DIF: Cognitive Level: Application REF: Figure 9-1, p. 175
OBJ: 3 TOP: Assistive Devices
KEY: Nursing Process Step: Implementation
MSC: NCLEX: Safe, Effective Care Environment: Safety and Infection Control

8. Why does the home health nurse give his 90-year-old patient a framed poster that says “We need each other.”?
a. Insure that the patient will take care not to fall.
b. Remind the patient to ask for assistance when needed.
c. Encourage the patient to take pride in his independence.
d. Reinforce that the patient should not attempt any activity without help.

ANS: B
Asking for assistance is good judgment rather than attempting risky acts without help.

DIF: Cognitive Level: Application REF: p. 174 OBJ: 4
TOP: Fall Prevention KEY: Nursing Process Step: Implementation
MSC: NCLEX: Physiological Integrity: Physiological Adaptation

9. What does the nurse hope to achieve by teaching tai chi daily in the long-term care facility?
a. Stimulate intellectual activity
b. Encourage interaction
c. Improve coordination
d. Demonstrate cultural awareness

ANS: C
Tai chi is a low-impact, nonstressful exercise that develops balance and coordination.

DIF: Cognitive Level: Knowledge REF: pp. 167-168 OBJ: 4
TOP: Fall Prevention KEY: Nursing Process Step: Implementation
MSC: NCLEX: Physiological Integrity: Physiological Adaptation

10. The home health nurse conducts a safety assessment in a patient’s home. Which of the following would be identified as a fire hazard?
a. Baking soda near the stovetop
b. A smoke detector in the kitchen
c. Multiple appliances plugged into one outlet
d. A metal container for cigarettes

ANS: C
Multiple electrical appliances plugged into one outlet can create an overload and cause a fire.

DIF: Cognitive Level: Analysis REF: p. 170 OBJ: 3
TOP: Fire Hazard KEY: Nursing Process Step: Assessment
MSC: NCLEX: Safe, Effective Care Environment: Safety and Infection Control

11. What would be an appropriate suggestion for an 80-year-old woman who recently placed a deadbolt lock on her door?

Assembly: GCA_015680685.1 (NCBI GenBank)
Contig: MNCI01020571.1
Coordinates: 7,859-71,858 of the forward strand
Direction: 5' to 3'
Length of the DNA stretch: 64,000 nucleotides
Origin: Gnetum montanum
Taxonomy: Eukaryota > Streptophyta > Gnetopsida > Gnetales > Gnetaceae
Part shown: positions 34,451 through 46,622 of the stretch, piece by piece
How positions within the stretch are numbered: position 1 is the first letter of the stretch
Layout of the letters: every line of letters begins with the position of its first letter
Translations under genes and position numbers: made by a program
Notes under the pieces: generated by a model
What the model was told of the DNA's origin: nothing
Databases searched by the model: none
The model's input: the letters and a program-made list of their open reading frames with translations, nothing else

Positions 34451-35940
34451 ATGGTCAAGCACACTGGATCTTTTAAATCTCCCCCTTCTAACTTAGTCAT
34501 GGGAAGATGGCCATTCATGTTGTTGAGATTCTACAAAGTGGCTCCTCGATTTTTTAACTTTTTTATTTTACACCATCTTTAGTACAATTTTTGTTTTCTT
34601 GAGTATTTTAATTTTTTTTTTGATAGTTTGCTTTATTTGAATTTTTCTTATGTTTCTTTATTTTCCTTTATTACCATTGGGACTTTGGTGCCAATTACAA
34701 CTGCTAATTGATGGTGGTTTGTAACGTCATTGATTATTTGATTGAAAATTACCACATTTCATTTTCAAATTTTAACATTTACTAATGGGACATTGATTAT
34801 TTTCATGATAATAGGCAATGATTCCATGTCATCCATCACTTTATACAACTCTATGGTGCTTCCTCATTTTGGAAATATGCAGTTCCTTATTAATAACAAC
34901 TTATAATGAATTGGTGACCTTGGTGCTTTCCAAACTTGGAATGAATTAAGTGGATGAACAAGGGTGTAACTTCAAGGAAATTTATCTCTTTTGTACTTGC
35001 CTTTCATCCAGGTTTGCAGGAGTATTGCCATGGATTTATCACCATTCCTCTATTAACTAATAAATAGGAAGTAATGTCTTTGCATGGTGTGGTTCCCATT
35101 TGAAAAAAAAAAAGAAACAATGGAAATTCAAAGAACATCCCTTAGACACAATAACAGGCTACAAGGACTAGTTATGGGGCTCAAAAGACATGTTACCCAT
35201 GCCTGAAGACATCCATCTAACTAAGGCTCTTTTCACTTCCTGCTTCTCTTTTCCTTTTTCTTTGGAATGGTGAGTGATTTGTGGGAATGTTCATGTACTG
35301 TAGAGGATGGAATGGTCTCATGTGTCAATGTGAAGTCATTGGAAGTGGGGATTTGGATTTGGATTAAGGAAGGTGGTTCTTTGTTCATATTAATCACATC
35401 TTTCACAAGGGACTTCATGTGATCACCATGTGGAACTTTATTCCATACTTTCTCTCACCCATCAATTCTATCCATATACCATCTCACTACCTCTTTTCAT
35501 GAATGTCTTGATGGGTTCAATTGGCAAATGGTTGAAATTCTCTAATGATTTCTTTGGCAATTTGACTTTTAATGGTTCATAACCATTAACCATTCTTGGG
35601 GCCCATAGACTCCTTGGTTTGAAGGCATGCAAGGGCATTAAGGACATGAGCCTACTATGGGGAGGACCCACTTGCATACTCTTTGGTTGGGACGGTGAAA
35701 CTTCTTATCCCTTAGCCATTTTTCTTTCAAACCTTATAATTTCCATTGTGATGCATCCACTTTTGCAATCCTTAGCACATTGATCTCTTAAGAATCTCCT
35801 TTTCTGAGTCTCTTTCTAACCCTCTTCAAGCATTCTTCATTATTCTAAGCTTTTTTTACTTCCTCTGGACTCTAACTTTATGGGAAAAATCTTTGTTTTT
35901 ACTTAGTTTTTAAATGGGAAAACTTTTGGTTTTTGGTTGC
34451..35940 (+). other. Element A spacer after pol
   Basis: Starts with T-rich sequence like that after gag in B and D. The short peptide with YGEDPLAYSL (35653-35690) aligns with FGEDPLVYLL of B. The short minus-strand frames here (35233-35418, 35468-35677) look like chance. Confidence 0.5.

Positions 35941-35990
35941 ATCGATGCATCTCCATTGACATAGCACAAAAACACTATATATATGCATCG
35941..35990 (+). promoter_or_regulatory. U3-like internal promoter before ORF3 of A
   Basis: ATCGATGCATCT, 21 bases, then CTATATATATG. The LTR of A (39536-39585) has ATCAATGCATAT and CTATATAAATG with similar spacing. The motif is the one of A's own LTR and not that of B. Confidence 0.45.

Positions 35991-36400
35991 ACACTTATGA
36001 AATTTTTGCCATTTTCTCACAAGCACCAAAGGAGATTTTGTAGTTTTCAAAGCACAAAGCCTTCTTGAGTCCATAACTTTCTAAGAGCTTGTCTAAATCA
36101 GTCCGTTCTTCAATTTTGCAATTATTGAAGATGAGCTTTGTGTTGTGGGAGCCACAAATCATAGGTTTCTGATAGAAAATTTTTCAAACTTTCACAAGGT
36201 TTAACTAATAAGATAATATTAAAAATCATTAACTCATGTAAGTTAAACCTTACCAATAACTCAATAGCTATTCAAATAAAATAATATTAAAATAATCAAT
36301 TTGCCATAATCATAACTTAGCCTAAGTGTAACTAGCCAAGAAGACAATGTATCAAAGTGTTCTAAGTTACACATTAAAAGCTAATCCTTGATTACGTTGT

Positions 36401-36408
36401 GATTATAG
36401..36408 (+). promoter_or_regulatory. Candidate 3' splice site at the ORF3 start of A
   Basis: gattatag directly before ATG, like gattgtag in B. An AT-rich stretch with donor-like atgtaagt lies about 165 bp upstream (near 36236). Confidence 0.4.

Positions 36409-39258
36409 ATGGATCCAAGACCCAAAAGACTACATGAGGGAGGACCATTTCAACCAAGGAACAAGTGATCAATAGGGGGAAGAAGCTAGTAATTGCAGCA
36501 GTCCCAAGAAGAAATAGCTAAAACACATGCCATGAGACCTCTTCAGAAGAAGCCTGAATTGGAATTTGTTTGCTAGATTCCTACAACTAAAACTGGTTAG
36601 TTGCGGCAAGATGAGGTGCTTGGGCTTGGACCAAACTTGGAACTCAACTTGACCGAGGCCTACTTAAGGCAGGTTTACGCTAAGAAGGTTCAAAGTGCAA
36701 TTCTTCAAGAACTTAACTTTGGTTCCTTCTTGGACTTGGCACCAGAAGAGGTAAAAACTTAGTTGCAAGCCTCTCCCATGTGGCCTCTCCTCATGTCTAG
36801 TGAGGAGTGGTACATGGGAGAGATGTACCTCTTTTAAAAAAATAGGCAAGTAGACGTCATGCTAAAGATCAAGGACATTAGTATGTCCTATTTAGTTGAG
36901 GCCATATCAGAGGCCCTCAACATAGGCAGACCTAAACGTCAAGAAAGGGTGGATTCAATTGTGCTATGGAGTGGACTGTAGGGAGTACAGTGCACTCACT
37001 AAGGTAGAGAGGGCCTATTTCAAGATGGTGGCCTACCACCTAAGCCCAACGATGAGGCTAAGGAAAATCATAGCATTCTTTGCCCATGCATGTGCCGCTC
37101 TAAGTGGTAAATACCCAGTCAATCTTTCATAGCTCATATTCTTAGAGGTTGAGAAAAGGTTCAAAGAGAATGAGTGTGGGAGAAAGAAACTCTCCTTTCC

a. Keep the door securely locked.
b. Apply similar locks on the windows.
c. Leave the door unlocked, with the key in place.
d. Replace the lock with a security chain.

ANS: C
Unlocked deadbolts allow rapid access by emergency personnel.

DIF: Cognitive Level: Application REF: Box 9-4, p. 170
OBJ: 3 TOP: Home Safety
KEY: Nursing Process Step: Implementation
MSC: NCLEX: Safe, Effective Care Environment: Safety and Infection Control

12. Which of the following would least improve home security?
a. Peephole in the door at a convenient height
b. Brightly lit porch
c. Large dog with a loud bark
d. Hook and eye latch on the screen door

ANS: D
The hook and eye latch on the screen door, although a retardant, would not offer adequate security in the case of a break-in.

DIF: Cognitive Level: Analysis REF: Box 9-4, p. 170
OBJ: 3 TOP: Home Security
KEY: Nursing Process Step: Assessment
MSC: NCLEX: Safe, Effective Care Environment: Safety and Infection Control

13. The home health nurse counsels a family in making safe driving “rules” for their 85-year-old father. Which rule would not be effective in promoting safety?
a. Limit driving to nearby areas with easy access.
b. Plan ahead and know where you are going.
c. Wear prescribed glasses and hearing aids.
d. Drive below the speed limit to maintain control of the car.

ANS: D
Driving “rules” are significant when there are no alternatives to driving. Driving slowly causes accidents.

DIF: Cognitive Level: Application REF: Box 9-5, p. 171
OBJ: 3 TOP: Driving Safety
KEY: Nursing Process Step: Implementation
MSC: NCLEX: Safe, Effective Care Environment: Safety and Infection Control

14. Which of the following may be a thermoregulation risk in the older adult?
a. Inactivity
b. Eating highly spiced foods
c. Being overweight
d. Mental illness

ANS: A
Reduced activity, lower basal metabolism rate, and slowed circulatory rate contribute to the feeling of being cold.

DIF: Cognitive Level: Comprehension REF: p. 172 OBJ: 5
TOP: Thermoregulation Disorder KEY: Nursing Process Step: Assessment
MSC: NCLEX: Physiological Integrity: Physiological Adaptation

15. What is an expected assessment finding in an older adult suffering from hyperthermia?
a. Excessive perspiration
b. Bradycardia
c. Temperature of 100° F
d. Leg cramps

ANS: D
Persons with heat exhaustion have leg and abdominal cramps; dry, hot, nonperspiring skin; tachycardia; and a temperature over 102° F.

DIF: Cognitive Level: Application REF: p. 173 OBJ: 6
TOP: Heat Exhaustion KEY: Nursing Process Step: Assessment
MSC: NCLEX: Physiological Integrity: Physiological Adaptation